Exploring the Role of Commercial Stakeholders in Open Source Software Evolution

  • Andrea Capiluppi
  • Klaas-Jan Stol
  • Cornelia Boldyreff
Conference paper

DOI: 10.1007/978-3-642-33442-9_12

Part of the IFIP Advances in Information and Communication Technology book series (IFIPAICT, volume 378)
Cite this paper as:
Capiluppi A., Stol KJ., Boldyreff C. (2012) Exploring the Role of Commercial Stakeholders in Open Source Software Evolution. In: Hammouda I., Lundell B., Mikkonen T., Scacchi W. (eds) Open Source Systems: Long-Term Sustainability. OSS 2012. IFIP Advances in Information and Communication Technology, vol 378. Springer, Berlin, Heidelberg


It has been lately established that a major success or failure factor of an OSS project is whether or not it involves a commercial company, or more extremely, when a project is managed by a commercial software corporation. As documented recently, the success of the Eclipse project can be largely attributed to IBM’s project management, since the upper part of the developer hierarchy is dominated by its staff. This paper reports on the study of the evolution of three different Open Source (OSS) projects — the Eclipse and jEdit IDEs and the Moodle e-learning system — looking at whether they have benefited from the contribution of commercial companies. With the involvement of commercial companies, it is found that OSS projects achieve sustained productivity, increasing amounts of output produced and intake of new developers. It is also found that individual and commercial contributions show similar stages: developer intake, learning effect, sustained contributions and, finally, abandonment of the project. This preliminary evidence suggests that a major success factor for OSS is the involvement of a commercial company, or more radically, when project management is in hands of a commercial entity.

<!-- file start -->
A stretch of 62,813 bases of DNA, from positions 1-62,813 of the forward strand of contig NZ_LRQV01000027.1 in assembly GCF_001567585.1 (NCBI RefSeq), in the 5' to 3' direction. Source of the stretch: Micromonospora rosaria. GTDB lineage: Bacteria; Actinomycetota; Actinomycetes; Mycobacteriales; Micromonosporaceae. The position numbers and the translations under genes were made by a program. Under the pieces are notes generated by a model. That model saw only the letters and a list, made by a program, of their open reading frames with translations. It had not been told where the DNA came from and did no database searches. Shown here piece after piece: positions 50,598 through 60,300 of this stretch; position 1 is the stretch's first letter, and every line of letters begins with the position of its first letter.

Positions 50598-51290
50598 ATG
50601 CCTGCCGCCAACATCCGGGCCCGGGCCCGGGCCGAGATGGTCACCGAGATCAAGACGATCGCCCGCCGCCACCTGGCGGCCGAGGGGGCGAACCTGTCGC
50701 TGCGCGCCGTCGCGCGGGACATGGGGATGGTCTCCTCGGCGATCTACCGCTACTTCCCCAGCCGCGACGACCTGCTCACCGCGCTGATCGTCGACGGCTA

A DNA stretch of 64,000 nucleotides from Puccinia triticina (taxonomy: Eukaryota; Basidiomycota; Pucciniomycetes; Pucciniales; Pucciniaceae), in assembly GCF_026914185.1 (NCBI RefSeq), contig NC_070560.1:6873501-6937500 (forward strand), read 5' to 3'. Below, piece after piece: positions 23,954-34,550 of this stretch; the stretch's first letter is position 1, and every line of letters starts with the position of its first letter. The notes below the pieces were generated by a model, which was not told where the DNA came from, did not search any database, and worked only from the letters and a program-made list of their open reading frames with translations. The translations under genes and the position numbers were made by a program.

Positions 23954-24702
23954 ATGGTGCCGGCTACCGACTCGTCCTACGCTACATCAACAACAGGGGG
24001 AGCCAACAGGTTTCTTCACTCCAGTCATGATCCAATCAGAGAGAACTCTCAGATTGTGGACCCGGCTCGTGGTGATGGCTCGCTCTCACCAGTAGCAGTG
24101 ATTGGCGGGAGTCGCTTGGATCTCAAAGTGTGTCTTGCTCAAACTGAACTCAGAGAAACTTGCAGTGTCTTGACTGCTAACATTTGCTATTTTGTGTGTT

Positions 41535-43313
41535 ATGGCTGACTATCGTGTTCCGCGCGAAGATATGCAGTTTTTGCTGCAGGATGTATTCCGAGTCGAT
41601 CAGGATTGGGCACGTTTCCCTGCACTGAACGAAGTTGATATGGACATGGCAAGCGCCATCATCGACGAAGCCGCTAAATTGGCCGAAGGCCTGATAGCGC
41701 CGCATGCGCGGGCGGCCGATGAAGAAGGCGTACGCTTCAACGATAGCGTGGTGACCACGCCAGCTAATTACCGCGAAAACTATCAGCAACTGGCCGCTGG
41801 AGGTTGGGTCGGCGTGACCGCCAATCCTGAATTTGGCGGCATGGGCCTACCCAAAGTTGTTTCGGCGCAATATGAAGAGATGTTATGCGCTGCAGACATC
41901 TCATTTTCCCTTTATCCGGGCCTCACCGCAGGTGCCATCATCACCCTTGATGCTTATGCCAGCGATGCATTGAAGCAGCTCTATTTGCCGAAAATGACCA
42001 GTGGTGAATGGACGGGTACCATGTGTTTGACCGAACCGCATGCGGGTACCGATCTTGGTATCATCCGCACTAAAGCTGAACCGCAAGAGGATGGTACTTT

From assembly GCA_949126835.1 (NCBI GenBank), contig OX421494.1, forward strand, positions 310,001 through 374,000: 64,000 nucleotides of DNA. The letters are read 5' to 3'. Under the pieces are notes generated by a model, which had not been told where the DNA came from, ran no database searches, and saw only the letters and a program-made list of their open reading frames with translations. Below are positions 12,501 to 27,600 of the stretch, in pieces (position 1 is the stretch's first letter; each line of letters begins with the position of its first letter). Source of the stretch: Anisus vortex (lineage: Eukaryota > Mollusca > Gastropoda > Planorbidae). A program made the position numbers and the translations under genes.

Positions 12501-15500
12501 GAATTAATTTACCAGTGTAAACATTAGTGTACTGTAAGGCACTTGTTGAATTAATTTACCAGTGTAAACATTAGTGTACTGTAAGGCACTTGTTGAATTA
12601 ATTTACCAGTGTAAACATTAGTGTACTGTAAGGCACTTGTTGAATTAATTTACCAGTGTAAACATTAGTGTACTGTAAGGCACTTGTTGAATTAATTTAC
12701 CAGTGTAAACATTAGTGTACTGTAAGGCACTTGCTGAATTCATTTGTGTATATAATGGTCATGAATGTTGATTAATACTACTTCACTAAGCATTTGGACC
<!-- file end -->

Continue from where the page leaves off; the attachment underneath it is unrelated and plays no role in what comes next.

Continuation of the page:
Copyright information

© IFIP International Federation for Information Processing 2012

Authors and Affiliations

  • Andrea Capiluppi
    • 1
  • Klaas-Jan Stol
    • 2
  • Cornelia Boldyreff
    • 3
  1. 1.Brunel UniversityUnited Kingdom
  2. 2.Lero—The Irish Software Engineering Research CentreUniversity of LimerickIreland
  3. 3.University of East LondonUnited Kingdom

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